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The Judiciary and Politicians

The Judiciary and Politicians

The issue of politics and the judiciary is an interesting episode unraveling in the contemporary world. As a student of international relations and conflict resolutions, I am bemused and bewildered at the role of the judiciary in tackling corruption and charging fraudsters to enjoy their days behind bars. It is unquestionable to say that the judiciary is one of the most powerful arms of government. It is always there to settle conflicts and provide sanity in the society. For democracy to thrive, the judiciary of any country must be independent, fair and transparent.  My issue in this article is to question the fairness of the judiciary in a bid to charge politicians in power. Why is it that only fewer countries have charged politicians whilst they are in power? I can count my fingers to name fewer countries in the world where ruling politicians are being brought to face the music of justice. Honestly, that is where democracy works when ruling politicians are charged for their deeds and not when their executive powers have eluded their fingers.  (Photo: Ibrahim Sourie Mansaray, author)

In the United States, the judiciary has the power to charge and prosecute leaders in power regardless of political affiliations.  The son of Reverend Jesse Jackson, Jesse Jackson Jr, a former Congress man, a Democrat from Chicago (the hometown of President Obama) will be sentenced on June 28 for misuse of campaign cash.  Even the Great Bill Clinton had the rough edges of the law when he was nearly impeached during the Monica Lewinsky affair and not forgetting the former presidential candidate, John Edwards who also was in court on charges of misusing campaign funds.

My attention is being brought to certain cases in the world where the judiciary has failed to operate fairly; rather, their posthumous decisions are now the trademark of their profession. The former president of Pakistan, Pervez Musharraff is remanded in judicial custody for two weeks over claims he allegedly detained judges in 2007. Mr. Musharraff had ruled Pakistan between 1999 and 2007. His latest political woes emerged after he ended  his self-imposed exile in the United Kingdom and Dubal respectively. He later returned last month to resuscitate his political career when he was officially charged with series of crimes and election officials disqualified him from contesting for a seat in the National Assembly at general elections slated for 11 May. He was subsequently disqualified and ordered to be placed under house arrest. The irony is that, some of the judges detained by Musharaff are now deciding his fate.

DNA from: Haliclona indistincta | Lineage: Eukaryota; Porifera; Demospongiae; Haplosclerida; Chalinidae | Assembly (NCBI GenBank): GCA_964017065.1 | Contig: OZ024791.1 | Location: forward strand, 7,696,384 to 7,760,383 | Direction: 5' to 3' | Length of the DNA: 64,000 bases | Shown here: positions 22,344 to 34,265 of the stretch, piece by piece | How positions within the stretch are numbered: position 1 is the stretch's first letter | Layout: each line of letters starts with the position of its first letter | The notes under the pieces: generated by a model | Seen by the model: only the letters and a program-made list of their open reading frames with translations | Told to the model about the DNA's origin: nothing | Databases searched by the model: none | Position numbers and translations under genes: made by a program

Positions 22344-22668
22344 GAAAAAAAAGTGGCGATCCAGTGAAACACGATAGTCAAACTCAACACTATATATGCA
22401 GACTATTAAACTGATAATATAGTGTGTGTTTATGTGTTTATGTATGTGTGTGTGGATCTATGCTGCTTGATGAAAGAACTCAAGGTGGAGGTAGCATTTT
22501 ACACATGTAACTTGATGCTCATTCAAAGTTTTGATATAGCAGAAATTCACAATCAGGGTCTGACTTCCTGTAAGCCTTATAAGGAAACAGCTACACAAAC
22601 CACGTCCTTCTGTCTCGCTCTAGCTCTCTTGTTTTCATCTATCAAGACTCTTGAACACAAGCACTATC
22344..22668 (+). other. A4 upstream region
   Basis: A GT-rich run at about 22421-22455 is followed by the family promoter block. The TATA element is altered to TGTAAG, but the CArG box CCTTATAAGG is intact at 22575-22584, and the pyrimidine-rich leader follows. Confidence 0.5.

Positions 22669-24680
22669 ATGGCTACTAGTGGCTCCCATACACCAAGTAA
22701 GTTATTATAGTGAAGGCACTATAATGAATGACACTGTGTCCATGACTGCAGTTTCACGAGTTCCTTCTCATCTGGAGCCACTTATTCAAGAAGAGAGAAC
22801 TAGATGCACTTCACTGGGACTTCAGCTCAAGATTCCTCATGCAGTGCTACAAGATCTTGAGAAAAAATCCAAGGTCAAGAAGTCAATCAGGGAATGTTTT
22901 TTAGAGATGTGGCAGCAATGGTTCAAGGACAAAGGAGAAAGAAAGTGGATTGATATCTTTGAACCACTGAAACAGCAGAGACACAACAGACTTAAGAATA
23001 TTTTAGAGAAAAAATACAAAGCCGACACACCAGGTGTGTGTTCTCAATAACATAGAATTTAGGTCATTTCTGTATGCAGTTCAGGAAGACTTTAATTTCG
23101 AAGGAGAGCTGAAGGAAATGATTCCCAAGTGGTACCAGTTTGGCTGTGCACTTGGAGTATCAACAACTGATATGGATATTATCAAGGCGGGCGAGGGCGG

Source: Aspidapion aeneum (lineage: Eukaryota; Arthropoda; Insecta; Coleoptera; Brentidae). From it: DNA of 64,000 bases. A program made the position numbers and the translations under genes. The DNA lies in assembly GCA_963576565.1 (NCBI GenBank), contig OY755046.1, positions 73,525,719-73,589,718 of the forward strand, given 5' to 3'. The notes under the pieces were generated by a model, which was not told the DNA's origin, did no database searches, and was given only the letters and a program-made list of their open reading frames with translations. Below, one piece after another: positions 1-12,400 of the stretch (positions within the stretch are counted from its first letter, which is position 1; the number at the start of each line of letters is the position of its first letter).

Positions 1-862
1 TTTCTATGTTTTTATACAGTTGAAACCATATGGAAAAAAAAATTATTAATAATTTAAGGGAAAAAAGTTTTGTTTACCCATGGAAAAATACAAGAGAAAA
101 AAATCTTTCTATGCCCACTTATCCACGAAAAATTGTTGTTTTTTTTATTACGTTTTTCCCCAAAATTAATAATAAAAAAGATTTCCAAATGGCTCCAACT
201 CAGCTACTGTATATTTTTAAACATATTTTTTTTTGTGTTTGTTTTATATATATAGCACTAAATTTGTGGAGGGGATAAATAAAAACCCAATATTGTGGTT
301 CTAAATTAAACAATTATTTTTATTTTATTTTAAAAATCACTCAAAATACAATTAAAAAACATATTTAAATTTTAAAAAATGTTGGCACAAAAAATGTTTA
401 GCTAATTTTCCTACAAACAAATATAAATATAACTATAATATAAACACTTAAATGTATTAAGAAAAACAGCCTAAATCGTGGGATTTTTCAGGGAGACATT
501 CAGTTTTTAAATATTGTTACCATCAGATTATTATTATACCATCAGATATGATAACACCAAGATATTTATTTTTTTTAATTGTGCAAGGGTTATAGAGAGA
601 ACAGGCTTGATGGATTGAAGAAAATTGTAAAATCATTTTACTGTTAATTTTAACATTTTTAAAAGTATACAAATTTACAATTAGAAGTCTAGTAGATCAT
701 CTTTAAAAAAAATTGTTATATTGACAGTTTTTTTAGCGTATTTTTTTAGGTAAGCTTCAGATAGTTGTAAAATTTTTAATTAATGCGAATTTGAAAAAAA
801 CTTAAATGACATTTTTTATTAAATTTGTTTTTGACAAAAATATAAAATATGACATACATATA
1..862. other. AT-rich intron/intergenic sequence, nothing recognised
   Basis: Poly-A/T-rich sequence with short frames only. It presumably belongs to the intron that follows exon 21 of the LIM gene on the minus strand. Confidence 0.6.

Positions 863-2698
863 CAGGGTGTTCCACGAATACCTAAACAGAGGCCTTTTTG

In Malawi, the judiciary is charging the brother of the former President of Malawi, Peter Mutharika on the grounds of treason. Peter Mutharika is a former Washington University Law Professor where he taught for 39 years . He later returned to Malawi to support his elder brother in his political journey. Peter Mutharika and Obama had been close friends since Mutharika opened his law firm  in Chicago.  Sadly, he has been arrested and charged with treason on the grounds of preventing the then incumbent vice president, Joyce Banda from assuming the presidency after the president had died of heart attack.

In Senegal, the son of the former president, Karim Wade is charged with embezzlement and held at the Rebeus prison where some cabinet ministers are enjoying the luxuries of prison. Karim was considered as an heir apparent to his father until the elections of Malicky Sall torpedoed his aspirations. He was in charge of various ministries under his father’s presidency.

Most of these cases of combatting corruption are at the heels of former politicians. So the question that hurts my brain is that, why is it that most of the powers of the judiciary are exercised after leaders had vacated power? Is the judiciary afraid in some countries to prosecute leaders found wanting?  Most critics have opined that most cases are orchestrated political witch hunt and the judiciary must exercise their powers even when leaders are in power.

This is where the admiration for Sierra Leone politics keeps winning the heart and souls of political commentators. To say all the past leaders of Sierra Leone since independence have been corrupt free is like swimming with tied hands in the Atlantic Ocean.  Though one may cite few instances where former leaders have been brought to book on frivolous charges in Sierra Leone, the truth of the matter is that, the country has learnt to respect past leaders.

The judiciary in any democratic society should prosecute people when they are in power and not when they are out of power. That is where democracy stands.

By Ibrahim Sourie Mansaray, USA

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